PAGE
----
International Atomic Energy Agency Current Affairs - 2020

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Iran to continue enriching Uranium despite US move

Iran announced it will continue with its low-level uranium enrichment in line with its nuclear deal with world powers. This move comes when on 3 May 2019, US forced Iran to stop producing low-enriched uranium and halt expanding its only nuclear power plant, thus intensifying campaign aimed at stopping Tehran’s ballistic missile programme and curbing its regional power.

Move taken by US against Iran

  • US efforts to impose political and economic isolation on Tehran began in 2018 when US President Trump unilaterally withdrew from nuclear deal which US and other world powers negotiated with Iran in 2015.
  • US also scrapped its sanctions waiver under 2015 nuclear deal which until now allowed Iran to ship low enriched uranium produced at its Natanz facility, to Russia before it hit 300 kg limit and can even evade 300 kg limit on amount of low-enriched uranium it can store.
  • In recent move US announced discontinuing waivers and sanctions for countries (even India) buying oil from Iranian oil. It is an attempt to reduce Iran’s oil exports to zero.
  • It also blacklisted Iran’s elite Revolutionary Guard Corps as terrorist Organization.

Arguments by Iran

  • As per (nuclear accord) Iran can produce heavy water (which is employed in reactors to produce plutonium, a fuel used in nuclear warheads), as this does not violate agreement so Iran will carry on with enrichment activity.
  • Its low-enriched uranium production helps Iran produce electricity.
  • Iran called for talks with its other partners in nuclear deal and UN’s International Atomic Energy Agency (IAEA) to approve that Iran can enrich fuel to 20 percent and higher.
  • It is trying to counter US sanctions by continuing to export its oil at the same time boosting its non-oil exports.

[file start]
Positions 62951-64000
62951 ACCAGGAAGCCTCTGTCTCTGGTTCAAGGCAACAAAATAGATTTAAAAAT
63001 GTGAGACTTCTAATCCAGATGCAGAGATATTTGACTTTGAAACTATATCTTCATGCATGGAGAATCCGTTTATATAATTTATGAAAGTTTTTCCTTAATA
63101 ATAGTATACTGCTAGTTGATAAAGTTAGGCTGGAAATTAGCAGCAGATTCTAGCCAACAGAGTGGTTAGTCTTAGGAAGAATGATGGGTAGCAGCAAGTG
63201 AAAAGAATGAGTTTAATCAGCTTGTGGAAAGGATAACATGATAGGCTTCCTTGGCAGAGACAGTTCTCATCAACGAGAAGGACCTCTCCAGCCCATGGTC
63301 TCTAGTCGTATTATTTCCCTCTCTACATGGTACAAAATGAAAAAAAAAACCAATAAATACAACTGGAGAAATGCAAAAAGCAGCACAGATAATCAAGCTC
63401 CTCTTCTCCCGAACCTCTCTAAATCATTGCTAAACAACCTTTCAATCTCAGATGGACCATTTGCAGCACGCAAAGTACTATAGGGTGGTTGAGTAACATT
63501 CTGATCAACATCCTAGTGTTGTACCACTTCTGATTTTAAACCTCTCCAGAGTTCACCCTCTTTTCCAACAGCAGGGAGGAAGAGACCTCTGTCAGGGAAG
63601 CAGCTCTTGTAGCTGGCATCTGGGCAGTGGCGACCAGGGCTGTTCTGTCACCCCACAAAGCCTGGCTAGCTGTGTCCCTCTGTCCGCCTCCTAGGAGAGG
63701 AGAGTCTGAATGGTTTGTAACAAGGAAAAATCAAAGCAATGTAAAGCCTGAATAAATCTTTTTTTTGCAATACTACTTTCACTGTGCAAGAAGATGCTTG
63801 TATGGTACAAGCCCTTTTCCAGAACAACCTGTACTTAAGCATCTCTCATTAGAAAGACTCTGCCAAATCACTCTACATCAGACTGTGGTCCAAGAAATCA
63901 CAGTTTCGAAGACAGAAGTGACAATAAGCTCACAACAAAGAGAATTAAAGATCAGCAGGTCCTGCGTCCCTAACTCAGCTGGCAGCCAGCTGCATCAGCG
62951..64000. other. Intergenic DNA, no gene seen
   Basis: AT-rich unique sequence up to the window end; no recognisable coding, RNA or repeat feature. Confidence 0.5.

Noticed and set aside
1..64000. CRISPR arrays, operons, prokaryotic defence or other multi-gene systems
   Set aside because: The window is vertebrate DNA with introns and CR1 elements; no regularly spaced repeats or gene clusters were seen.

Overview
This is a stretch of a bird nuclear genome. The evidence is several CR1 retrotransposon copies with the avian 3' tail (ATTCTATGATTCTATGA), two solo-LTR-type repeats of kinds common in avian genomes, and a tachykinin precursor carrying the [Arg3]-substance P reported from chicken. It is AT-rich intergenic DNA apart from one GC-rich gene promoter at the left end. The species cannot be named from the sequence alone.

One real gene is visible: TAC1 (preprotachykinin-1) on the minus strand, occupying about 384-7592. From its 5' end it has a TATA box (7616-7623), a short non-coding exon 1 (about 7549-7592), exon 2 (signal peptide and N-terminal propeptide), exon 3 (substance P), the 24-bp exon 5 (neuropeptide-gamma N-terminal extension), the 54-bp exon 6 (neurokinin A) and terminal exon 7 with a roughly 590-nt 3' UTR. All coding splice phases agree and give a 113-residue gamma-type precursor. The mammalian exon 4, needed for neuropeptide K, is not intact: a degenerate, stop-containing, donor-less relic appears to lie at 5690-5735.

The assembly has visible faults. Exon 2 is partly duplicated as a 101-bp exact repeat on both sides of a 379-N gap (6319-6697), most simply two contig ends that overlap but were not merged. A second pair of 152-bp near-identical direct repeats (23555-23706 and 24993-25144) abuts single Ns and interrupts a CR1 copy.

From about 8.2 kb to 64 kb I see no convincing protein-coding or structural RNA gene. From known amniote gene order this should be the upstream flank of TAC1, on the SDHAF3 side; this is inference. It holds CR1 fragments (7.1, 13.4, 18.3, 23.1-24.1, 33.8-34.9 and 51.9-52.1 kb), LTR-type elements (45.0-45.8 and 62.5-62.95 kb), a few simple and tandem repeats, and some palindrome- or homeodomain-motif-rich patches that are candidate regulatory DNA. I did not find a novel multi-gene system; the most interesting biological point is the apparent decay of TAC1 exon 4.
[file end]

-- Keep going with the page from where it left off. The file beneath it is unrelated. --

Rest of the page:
• In a move to increase its hard currency income and cut down currency expenditures, Iran will increase production and raise non-oil exports.

IAEA: International Atomic Energy Agency

  • It was established in 1957as an autonomous organization with headquarters Vienna. It’s objective is to promote peaceful use of nuclear energy, and prevent its use for any military purpose, including production of nuclear weapons.
  • Although it is independent of UN but it reports to both United Nations General Assembly (UNGA) and to UN Security Council (UNSC).
  • It won Nobel Peace Prize in 2005.

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India puts four more nuclear facilities under IAEA safeguards

India has decided to place four more reactors under International Atomic Energy Agency (IAEA) safeguards. It was announced Sekhar Basu, Chairman, Atomic Energy Commission (AEC) at 62nd General Conference of IAEA held in Vienna, Austria. The four reactors include two Russian-designed Pressurised Light Water Reactors and two Pressurised Heavy Reactors being built with Indian technology. With this, total of 26 Indian nuclear facilities will be now under IAEA safeguards.

International Atomic Energy Agency (IAEA)

IAEA is an international organization that seeks to promote the peaceful use of nuclear energy, and to inhibit its use for any military purpose, including nuclear weapons. It was established as an autonomous organization in 1957 through its own international treaty, the IAEA Statute. Its headquarters are in Vienna, Austria. IAEA serves as international nuclear energy watchdog, independent of United Nations but reports to both United Nations General Assembly (UNGA) and Security Council (UNSC).

IAEA Safeguards

They are system of inspection and verification of peaceful uses of nuclear materials as part of Nuclear Non-Proliferation Treaty (NPT). These safeguards mainly reiterates primacy to IAEA in its central role in promotion of atomic energy for peaceful uses and prosperity of the mankind while maintaining its due support in safeguards. IAEA safeguards activities are undertaken by Department of Safeguards, a separate department within IAEA.

Legal framework of safeguards: Information Circular 66 (INFCIRC 66), an agreement between IAEA and member states provides for conduct of limited safeguards within member state. Under it, member states identifies facilities that are made available for IAEA Safeguards inspection. Besides, Treaty on Nonproliferation of Nuclear Weapons (NPT), 1968 requires signatories to become members of IAEA and non-nuclear weapons states conclude comprehensive safeguards agreements under INFCIRC 153.

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